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The Pakistan Paradox

President Musharraf and his U.S.-supported anti-terror policies have been roundly rejected by Pakistanis. How can U.S. diplomats get on the right side of history--and ramp up our assault on Al Qaeda?

On the day that Pakistan saw a new prime minister sworn into office, one of Pakistan’s leading newspapers, The News, led with the headline, “Hands Off Please, Uncle Sam.” The article was a response to the arrival of two senior American envoys, Deputy Secretary of State John Negroponte and Assistant Secretary Richard Boucher. They were hoping to foster ties to a new government, true, but their more immediate mission was to convince the new prime minister to preserve President Pervez Musharraf’s policies of partnering with the U.S. in the war on terror.

One can hardly blame the Bush Administration for being concerned about developments in Pakistan. It is a nuclear-armed country; it is the front in the war on terror; it will largely determine the fate of Afghanistan, particularly as the Taliban has been able to recoup by operating with relative ease across its border; segments of its intelligence and security services have Islamist sympathies; and the leaders who have emerged from the elections, Asif Ali Zardari and Nawaz Sharif, have made it clear that they intend to deal with terror by talking to extremist groups in the tribal border areas, while also opposing American bombing in those areas.

In the last several months, we have seen that President Musharraf has lost the vast majority of the Pakistani public. His declaration of emergency law and disbanding of the Pakistani Supreme Court last fall was the last straw for a public that had already grown disillusioned with Musharraf’s effort to hold onto power regardless of the costs to the country. The parliamentary elections in February became a referendum on his rule--and he lost unmistakably. The Bush Administration and the president personally have been seen by Pakistanis, fairly or not, as being more committed to Musharraf than to Pakistan and the rule of law.

To make matters worse, Pakistanis increasingly believe that they are paying the price for our war against Al Qaeda and the Taliban. Pakistanis are interpreting the increasing terror attacks in the country as a direct response to the recent uptick in our bombing of Al Qaeda targets in the border areas. All of this means that a negative reaction to the arrival of senior U.S. envoys should not have been unexpected. Pakistanis believe that they are carrying out a democratic coup, sweeping away the illegitimate underpinnings of the Musharraf presidency, and are not about to take kindly to American efforts to shore up Musharraf or preserve his policies.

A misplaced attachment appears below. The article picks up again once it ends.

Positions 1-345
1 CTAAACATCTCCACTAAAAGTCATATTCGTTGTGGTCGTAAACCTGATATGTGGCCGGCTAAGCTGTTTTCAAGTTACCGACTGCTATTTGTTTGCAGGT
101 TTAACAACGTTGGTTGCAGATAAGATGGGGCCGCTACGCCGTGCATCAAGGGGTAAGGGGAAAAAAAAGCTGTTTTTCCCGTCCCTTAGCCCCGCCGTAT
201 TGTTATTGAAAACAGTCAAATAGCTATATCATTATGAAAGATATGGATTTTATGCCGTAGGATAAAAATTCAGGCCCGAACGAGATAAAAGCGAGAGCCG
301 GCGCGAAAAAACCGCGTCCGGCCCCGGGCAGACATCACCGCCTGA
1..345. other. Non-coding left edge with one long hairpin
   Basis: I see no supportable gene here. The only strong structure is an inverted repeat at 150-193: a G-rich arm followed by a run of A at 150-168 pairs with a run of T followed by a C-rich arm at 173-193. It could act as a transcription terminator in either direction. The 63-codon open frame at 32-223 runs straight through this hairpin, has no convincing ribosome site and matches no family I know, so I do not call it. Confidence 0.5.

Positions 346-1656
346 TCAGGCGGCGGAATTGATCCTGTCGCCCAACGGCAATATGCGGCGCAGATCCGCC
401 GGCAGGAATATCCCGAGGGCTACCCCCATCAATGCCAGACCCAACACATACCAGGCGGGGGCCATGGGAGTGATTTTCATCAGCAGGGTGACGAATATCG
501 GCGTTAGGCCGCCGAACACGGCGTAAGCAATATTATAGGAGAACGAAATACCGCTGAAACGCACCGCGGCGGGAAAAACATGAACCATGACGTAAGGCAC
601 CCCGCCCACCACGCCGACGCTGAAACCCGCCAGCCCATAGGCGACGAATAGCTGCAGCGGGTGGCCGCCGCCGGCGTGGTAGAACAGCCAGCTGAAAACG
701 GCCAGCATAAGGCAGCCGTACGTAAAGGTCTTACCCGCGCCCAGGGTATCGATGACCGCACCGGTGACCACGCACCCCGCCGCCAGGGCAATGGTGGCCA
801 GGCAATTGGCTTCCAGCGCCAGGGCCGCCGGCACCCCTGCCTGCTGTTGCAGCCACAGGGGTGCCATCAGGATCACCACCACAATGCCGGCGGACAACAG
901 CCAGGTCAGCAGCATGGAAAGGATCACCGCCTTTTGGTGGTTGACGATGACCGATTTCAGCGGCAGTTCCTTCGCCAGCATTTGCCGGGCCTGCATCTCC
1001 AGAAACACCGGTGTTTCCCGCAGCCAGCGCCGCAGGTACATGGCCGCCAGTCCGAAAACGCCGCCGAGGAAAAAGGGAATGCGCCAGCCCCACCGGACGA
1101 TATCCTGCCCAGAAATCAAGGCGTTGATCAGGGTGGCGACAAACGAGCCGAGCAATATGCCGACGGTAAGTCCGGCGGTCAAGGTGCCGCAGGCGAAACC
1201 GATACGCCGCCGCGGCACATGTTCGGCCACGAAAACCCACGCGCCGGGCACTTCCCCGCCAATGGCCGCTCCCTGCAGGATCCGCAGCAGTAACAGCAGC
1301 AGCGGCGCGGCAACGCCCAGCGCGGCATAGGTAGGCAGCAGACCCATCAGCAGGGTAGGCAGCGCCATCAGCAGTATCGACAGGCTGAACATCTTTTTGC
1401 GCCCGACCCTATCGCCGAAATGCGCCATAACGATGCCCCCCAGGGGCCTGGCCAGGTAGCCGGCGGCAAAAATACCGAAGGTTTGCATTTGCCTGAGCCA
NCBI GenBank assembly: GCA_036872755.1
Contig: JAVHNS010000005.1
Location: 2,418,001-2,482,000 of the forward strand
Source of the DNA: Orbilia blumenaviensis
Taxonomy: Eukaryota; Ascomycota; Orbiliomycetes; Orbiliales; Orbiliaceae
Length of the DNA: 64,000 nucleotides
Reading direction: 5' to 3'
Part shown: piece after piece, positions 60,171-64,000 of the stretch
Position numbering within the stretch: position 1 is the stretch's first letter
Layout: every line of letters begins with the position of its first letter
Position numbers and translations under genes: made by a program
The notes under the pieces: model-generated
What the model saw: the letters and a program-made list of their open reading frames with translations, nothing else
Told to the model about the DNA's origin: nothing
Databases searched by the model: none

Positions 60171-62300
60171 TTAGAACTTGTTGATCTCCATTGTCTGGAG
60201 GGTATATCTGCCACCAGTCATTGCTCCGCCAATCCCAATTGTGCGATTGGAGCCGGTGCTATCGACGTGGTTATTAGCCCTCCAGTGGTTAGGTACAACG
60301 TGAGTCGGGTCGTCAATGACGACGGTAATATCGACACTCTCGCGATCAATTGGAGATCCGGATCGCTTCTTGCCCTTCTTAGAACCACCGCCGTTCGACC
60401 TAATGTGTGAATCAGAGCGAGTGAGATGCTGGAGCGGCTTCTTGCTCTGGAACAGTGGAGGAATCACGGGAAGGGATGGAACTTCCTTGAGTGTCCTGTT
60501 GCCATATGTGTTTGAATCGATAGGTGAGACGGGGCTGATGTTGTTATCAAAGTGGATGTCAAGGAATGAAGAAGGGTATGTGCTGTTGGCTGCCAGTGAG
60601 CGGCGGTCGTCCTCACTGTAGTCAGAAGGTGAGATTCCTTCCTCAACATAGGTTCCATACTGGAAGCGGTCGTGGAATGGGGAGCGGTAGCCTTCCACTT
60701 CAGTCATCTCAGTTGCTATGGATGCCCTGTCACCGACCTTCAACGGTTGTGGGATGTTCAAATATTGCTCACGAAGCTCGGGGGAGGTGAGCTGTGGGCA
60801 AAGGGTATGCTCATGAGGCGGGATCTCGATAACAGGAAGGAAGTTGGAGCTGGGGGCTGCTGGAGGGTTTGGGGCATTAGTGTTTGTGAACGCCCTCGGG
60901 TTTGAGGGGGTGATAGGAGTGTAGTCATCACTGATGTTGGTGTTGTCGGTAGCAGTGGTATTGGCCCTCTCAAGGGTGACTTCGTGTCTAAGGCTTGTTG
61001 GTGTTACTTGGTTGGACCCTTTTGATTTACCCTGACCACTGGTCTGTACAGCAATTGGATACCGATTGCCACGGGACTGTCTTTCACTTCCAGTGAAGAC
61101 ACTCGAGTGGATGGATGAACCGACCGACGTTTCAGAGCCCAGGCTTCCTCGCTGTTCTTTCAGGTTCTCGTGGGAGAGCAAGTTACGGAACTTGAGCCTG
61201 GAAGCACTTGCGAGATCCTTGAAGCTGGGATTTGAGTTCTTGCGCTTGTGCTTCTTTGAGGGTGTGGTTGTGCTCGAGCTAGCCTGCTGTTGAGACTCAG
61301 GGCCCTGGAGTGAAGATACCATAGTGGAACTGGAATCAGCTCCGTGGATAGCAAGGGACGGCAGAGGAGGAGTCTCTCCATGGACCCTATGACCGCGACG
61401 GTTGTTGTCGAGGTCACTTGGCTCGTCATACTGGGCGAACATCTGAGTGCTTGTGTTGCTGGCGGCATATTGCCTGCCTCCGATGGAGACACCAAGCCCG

They want change--not just with Musharraf himself, but also with his policies for dealing with terror. The question for the U.S. is whether we can live with the change, and at the same time, manage it so that Al Qaeda and the Taliban not only don’t benefit, but also lose their sanctuary in Pakistan.

The irony of the Pakistan election is that Musharraf was not the only big loser. So were the religious parties that had dominated the Frontier Province over the last five years. The religious parties were among the most conservative in Pakistan and unmistakably sympathetic to Islamist forces. Rather than opposing Al Qaeda and the Taliban, they seemed emotionally connected to them. Musharraf often appeared to act with the sensibilities of these parties in mind.

Hence another irony: Musharraf, our partner in the war on terror, was not so energetic in going after Al Qaeda and the Taliban in the border areas. On the contrary, he and his intelligence services seemed to turn a blind eye to the Taliban's reconstituting itself, as it recruited new members and planned attacks into Afghanistan from across the border in Pakistan. Repeatedly, Afghani President Hamid Karzai complained of Pakistani complicity with the Taliban along the border. Increasingly, U.S. officials over the last several years have gone to Pakistan to push Musharraf to do more to root out the Taliban and Al Qaeda.